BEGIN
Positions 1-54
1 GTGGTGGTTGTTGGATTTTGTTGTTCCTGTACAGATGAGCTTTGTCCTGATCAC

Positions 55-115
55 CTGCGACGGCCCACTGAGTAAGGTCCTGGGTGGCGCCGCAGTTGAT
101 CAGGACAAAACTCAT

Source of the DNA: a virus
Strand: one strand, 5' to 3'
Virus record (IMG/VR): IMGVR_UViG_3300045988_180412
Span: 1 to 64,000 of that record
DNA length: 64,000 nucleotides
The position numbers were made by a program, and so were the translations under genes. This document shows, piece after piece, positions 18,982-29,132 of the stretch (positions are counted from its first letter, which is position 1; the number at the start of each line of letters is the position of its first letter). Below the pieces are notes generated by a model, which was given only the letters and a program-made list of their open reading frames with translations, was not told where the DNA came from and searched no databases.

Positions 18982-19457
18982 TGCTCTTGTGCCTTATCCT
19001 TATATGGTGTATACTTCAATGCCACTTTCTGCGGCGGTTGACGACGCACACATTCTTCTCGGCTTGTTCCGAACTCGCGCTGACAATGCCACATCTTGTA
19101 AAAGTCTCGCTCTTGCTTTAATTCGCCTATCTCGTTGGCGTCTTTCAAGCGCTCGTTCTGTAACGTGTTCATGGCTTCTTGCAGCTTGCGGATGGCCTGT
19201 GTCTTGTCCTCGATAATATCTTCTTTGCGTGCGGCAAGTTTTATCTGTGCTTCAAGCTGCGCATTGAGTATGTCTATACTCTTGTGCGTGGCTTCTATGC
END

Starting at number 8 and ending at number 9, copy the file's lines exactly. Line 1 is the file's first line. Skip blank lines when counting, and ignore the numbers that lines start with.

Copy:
Virus record (IMG/VR): IMGVR_UViG_3300045988_180412
Span: 1 to 64,000 of that record